- Establish Rural Opportunity Zones: Similar to the opportunity zones created within TCJA (P.L. 115-97), this provision allows for temporary deferral of inclusion in gross income for capital gains reinvested in a qualified rural opportunity fund and the permanent exclusion of capital gains from the sale or exchange of an investment in the qualified rural opportunity fund. The designation of a rural opportunity zone is determined by Census Bureau reporting and methodologies for “persistent poverty community populations.”
Build It In America Act
As the name of the bill suggests, H.R. 3938, “Build it in America” focuses its provisions on issues that may encourage companies to invest in America, instead of overseas. Lawmakers are making the following proposals included in Title I of the Bill– “Investment in America”:
- Immediate deduction for research and experimental expenditures beginning after December 31, 2021, and before January 1, 2026. Currently, these expenditures are required to be deducted over a five-year period, or 15-year period if research is conducted outside the United States.
- Extension of EBITDA (earnings before interest, taxes, depreciation, and amortization) for purposes of calculating the limitation of the business interest expense deduction. This provision would be effective beginning after December 31, 2022, and, if elected, for tax years beginning after December 31, 2021. Current tax law imposes the limitation without regard to EBITDA.
- Extension of 100 percent bonus depreciation for qualified property placed in service after December 31, 2022, and before January 1, 2026 (after December 31, 2023, and before January 1, 2027, for longer production period property and certain aircraft). Without this change, beginning after December 31, 2022, bonus depreciation is scheduled to be reduced by 20 percent each year. See schedule below for the phase out of this deduction alongside the proposed changes:
Title III of the Bill – “Repeal of Special Interest Tax Provisions” sets out to eliminate certain tax subsidies for clean energy and electric vehicles included in the Inflation Reduction Act. Such repeals and modifications include:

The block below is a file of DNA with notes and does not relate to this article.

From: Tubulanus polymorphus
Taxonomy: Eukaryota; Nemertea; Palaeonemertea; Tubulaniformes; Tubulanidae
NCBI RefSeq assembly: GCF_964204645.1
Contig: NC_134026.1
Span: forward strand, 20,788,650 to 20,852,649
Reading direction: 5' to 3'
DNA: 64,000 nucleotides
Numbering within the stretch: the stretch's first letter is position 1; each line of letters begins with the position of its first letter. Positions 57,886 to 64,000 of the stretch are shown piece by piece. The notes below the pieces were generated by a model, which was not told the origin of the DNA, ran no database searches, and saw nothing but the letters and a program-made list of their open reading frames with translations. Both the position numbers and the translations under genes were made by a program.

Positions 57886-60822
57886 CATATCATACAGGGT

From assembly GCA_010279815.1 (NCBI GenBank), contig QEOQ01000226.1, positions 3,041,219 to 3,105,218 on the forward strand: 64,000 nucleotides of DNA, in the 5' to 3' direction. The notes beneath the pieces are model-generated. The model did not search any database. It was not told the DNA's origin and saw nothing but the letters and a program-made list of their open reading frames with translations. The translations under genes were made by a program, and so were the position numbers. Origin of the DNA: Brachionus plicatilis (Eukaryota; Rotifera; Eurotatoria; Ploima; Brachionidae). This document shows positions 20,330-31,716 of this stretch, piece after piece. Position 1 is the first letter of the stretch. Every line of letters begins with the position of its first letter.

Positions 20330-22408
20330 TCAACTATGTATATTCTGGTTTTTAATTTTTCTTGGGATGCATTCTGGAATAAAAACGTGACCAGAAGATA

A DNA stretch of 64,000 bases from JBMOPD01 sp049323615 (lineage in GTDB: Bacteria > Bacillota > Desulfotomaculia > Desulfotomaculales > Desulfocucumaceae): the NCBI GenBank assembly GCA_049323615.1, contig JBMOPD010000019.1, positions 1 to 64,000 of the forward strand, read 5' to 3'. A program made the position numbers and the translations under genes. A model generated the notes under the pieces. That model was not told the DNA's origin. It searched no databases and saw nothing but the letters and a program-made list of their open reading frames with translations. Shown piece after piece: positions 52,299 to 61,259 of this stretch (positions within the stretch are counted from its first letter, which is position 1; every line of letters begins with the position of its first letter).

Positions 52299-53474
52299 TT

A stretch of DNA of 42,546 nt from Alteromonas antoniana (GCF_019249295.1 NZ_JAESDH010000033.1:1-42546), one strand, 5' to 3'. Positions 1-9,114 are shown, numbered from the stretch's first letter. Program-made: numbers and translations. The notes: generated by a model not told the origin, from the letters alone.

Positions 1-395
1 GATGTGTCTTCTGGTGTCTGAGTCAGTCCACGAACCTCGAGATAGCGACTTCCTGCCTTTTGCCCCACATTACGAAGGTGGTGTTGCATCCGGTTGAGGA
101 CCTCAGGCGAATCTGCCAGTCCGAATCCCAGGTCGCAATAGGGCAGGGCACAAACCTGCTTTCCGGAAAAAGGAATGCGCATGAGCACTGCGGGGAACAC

- Repeal of clean electricity production and clean electricity investment credits
- Modification of clean vehicle credit: The credit is returned to the new qualified plug-in electric drive motor vehicle credit. The base credit is $2,500 increasing up to $7,500 depending on KWhr battery capacity, a 200,000 vehicle per manufacturer limitation, and a manufacturer’s suggested retail price (MSRP) of $55,000 or less for cars and $80,000 or less for vans, SUVs, and pickup trucks. Taxpayers who want to take advantage of these credits must fall below adjusted gross income (AGI) limits of $300,000 for married filers and $150,000 for all other taxpayers.
- Repeal of credit for previously owned clean vehicles and the credit for qualified commercial clean vehicles: A transition rule is provided for taxpayers who already entered a binding contract within a year of either of these original credit introduction dates.
Please note that this is not an in-depth analysis of these three bills but rather highlights of the information contained in each. As with many tax proposals, the final bills could look completely different or not get pushed through at all. But as I mentioned in the beginning, 2024 is certain to bring forth discussions and debates about the future of tax reform.
About the author: Miranda L. Simpson, CPA, can be reached at email@example.com. Simpson is a self-employed CPA with extensive experience in tax. She has authored many federal tax articles for The Kentucky CPA Journal.